LONDON, March 1 (UPI) -- Fewer immigrants arrived in Britain in the year that ended June 30, 2012, sending net migration to its lowest point in years, officials said Thursday.
The Office of National Statistics said 515,000 people migrated to Britain, down from 589,000 in the previous year, The Daily Telegraph reported. Net migration fell to 163,000, down by 84,000.
One of the main drivers of the decline was a 17 percent drop in the number of people entering Britain on student visas, the ONS said. That followed a government crackdown on schools that allegedly function mainly as fronts for would-be immigrants.
Immigration Minister Mark Harper said the policy has worked.
"Our tough reforms are having an impact in all the right places -- we have tightened the routes where abuse was rife and overall numbers are down as a result," he said. "But sponsored student visa applications for our world-class university sector are up and the numbers of skilled people being sponsored by U.K. employers in sectors such as IT and science have also increased."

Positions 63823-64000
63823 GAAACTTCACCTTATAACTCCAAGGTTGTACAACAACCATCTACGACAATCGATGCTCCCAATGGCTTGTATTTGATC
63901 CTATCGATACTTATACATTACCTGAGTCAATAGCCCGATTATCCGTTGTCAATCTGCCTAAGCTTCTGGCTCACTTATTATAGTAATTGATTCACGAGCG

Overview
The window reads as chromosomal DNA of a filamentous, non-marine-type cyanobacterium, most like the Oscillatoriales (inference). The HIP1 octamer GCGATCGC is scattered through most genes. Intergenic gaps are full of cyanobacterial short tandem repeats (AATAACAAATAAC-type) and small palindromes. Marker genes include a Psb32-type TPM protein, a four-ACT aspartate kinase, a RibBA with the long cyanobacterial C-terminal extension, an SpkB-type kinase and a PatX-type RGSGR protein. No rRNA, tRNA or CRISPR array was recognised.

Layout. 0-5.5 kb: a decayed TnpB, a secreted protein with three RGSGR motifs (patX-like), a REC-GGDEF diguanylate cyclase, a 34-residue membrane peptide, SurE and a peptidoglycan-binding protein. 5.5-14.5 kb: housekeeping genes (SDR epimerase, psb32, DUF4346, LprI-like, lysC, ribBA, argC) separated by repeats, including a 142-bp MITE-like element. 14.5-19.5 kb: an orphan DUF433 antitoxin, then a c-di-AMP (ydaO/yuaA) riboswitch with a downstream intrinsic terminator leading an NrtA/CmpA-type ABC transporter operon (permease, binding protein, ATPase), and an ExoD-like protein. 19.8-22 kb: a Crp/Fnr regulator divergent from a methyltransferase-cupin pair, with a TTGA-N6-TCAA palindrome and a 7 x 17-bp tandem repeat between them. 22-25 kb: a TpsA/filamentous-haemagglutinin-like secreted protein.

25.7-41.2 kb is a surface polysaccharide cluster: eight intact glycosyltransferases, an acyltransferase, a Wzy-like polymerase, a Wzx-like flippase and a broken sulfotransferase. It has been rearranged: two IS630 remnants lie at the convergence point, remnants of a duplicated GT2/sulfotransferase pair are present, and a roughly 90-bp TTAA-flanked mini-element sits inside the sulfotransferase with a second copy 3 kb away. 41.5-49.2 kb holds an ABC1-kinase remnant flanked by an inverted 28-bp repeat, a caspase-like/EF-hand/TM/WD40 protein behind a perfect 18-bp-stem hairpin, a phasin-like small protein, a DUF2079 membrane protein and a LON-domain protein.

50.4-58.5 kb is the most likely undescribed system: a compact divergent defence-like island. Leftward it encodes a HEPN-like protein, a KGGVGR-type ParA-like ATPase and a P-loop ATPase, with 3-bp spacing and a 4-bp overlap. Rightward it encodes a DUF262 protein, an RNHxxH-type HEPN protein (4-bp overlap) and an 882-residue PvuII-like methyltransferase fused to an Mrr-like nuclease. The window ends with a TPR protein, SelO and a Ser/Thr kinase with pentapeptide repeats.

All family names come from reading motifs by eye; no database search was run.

The ONS also reported a drop in immigration from Poland and other new members of the European Union. Experts suggested one reason might be lifting of immigration restrictions in Germany and some other EU countries.
Prime Minister David Cameron hopes for further cuts in net immigration. The figures were announced as his Conservative Party came in third in the Eastleigh by-election with the euroskeptic and anti-immigration United Kingdom Independence Party in second place.